Acquisition and Development of the Infant Oral Bacteriome and Virome

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2024-03

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Abstract

Objective: The human microbiome is a collection of all the microscopic organisms such as bacteria, archaea, protists, fungi, and viruses that reside on or within the human being. This microbiome is comprised of many sub-microbiomes such as the skin, gut, vaginal, and oral. Each of these microbiomes is a complex and dynamic system that is affected by environmental disturbances such as antibiotic use, smoking, and systemic disease. Despite the significant body of research within the human microbiome project, knowledge gaps remain for acquisition and early development of the oral microbiome. Based on previous findings, at least 45% of adult oral microbiome is established within the first two years of life. We hypothesized that maternal habits play a critical role in shaping the infant oral microbiome. Methods: Buccal swabs were collected from 37 women (healthy, natal antibiotic user, and smokers) and their infants over a 15-month period at five time points: third trimester of pregnancy, 4-6 weeks, 4 months, 8 months, and 1 year after birth. DNA was isolated and underwent whole genome shotgun sequencing. Multiple bioinformatic tools were used to analyze the sequencing data: FragGeneScan, DIAMOND, and MEGAN were used to read, translate, and determine gene identity and function as indicated in the Kyoto Encyclopedia of Genes and Genomes (KEGG) database, the Comprehensive Antibiotic Resistance Database (CARD), and the Virulence Factor Database (VFDB). Virsorter2, DeepVirFinder, and Vibrant identified viral content. SourceTracker determined the contribution of the maternal biome to the babybiome. Results: SourceTracker revealed that the mother is the source of, on average, 83-92% of the bacteriome and 97% of the functional potential. This transmissibility was neither affected by the mother’s health status nor gestational experiences. Of bacteria that were transmitted 20-76% persisted in the infants over the first year of life. Some are known to be important contributors to periodontal disease such as Prevotella and Fusobacterium nucleatum. Children born to mothers given antibiotics during delivery had bacteria that demonstrated high levels of antibiotic resistance genes. On average, 87% of the antibiotic resistance genes transmitted persisted over a year. Similarly, children born to mothers with a history of smoking demonstrated bacteria with more virulence genes consistent with the bacteria found in smokers and, on average, 81% of these transmitted virulence genes persisted over 1 year. Lastly, maternal intra-gestational exposure was a bigger driver of the both the taxa and functional content of the babybiome than age of the child or the change in the child’s dentition across the CARD and VFDB databases (p-value = 0.041 for taxa, p-value = 0.047, 0.05 for CARD and VFDB respectively). The KEGG database did not show significant differences (p-value = 0.109). When looking at the virome, however, maternal exposures did not affect the alpha (Shannon index, p-value=0.8) and beta diversity (Aitchison index, p-value=0.7). Each infant shared a widely variable amount of the virome their cognate mothers (18-73% if mothers had been treated with antibiotics, 28-90% if the mother was healthy and 11-50% if the mother smoked). Conclusion: The baby bacteriome is derived from the maternal biome and infants exhibit a stable colonization of the oral bacteriome over 12 months, persisting through the eruption of primary teeth. Because habits and systemic influences, such as smoking, antibiotic use, and disease can create dysbiotic microbiomes, children of mothers in a state of dysbiosis may be predisposed for harm later in life. The infant oral virome, however, is only partially derived from the maternal biome. Furthermore, the virome is more heavily impacted by the age of the infant rather than maternal exposures. Further work is needed to determine which viruses comprise the majority of the virome as well as the interactions between the virome and microbiome.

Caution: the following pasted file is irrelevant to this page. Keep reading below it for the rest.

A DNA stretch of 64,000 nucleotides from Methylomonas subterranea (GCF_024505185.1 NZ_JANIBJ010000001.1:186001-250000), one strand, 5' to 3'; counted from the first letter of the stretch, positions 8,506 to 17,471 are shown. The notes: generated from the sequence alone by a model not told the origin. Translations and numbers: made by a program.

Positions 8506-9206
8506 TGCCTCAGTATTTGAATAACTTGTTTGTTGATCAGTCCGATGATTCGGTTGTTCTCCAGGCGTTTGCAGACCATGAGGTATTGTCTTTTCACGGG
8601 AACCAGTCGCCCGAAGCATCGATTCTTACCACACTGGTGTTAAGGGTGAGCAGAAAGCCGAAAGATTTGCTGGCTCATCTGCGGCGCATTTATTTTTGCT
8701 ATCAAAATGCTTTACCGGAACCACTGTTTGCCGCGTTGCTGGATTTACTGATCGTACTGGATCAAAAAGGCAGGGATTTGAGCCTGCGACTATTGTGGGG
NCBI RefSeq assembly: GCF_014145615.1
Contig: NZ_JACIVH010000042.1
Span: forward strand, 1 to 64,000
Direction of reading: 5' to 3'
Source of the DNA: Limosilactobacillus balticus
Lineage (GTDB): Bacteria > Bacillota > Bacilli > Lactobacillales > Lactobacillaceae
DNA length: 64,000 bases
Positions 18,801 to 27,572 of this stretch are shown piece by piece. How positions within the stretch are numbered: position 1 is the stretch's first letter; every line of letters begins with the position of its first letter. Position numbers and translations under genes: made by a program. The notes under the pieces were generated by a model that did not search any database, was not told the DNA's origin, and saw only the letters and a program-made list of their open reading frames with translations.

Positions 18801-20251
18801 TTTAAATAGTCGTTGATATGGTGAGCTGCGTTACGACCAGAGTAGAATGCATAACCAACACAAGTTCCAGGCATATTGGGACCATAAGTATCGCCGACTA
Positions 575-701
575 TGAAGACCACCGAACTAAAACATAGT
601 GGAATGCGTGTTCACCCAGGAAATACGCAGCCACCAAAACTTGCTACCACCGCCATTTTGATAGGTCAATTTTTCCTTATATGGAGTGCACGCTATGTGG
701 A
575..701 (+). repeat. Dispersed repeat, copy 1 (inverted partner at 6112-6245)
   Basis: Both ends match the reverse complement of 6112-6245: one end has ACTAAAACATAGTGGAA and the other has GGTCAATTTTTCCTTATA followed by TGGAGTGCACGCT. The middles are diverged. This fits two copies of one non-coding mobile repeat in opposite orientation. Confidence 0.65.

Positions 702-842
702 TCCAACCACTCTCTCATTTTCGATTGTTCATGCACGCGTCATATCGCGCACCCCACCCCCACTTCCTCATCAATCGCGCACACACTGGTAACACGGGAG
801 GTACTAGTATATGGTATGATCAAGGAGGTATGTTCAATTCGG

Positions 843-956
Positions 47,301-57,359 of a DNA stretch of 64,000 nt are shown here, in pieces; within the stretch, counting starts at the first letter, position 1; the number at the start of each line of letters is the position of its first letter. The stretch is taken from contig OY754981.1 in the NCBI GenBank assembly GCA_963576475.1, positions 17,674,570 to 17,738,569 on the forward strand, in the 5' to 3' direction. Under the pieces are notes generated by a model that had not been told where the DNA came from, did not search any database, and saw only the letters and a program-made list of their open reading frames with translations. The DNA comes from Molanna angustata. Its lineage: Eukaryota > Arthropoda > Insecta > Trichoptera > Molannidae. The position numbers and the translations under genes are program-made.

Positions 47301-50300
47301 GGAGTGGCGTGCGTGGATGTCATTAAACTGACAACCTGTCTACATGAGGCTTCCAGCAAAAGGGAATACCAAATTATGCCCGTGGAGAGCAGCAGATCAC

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Health Sciences: 3rd Place (The Ohio State University Edward F. Hayes Advanced Research Forum)

Keywords

virome, oral microbiome, infant, bacteriome

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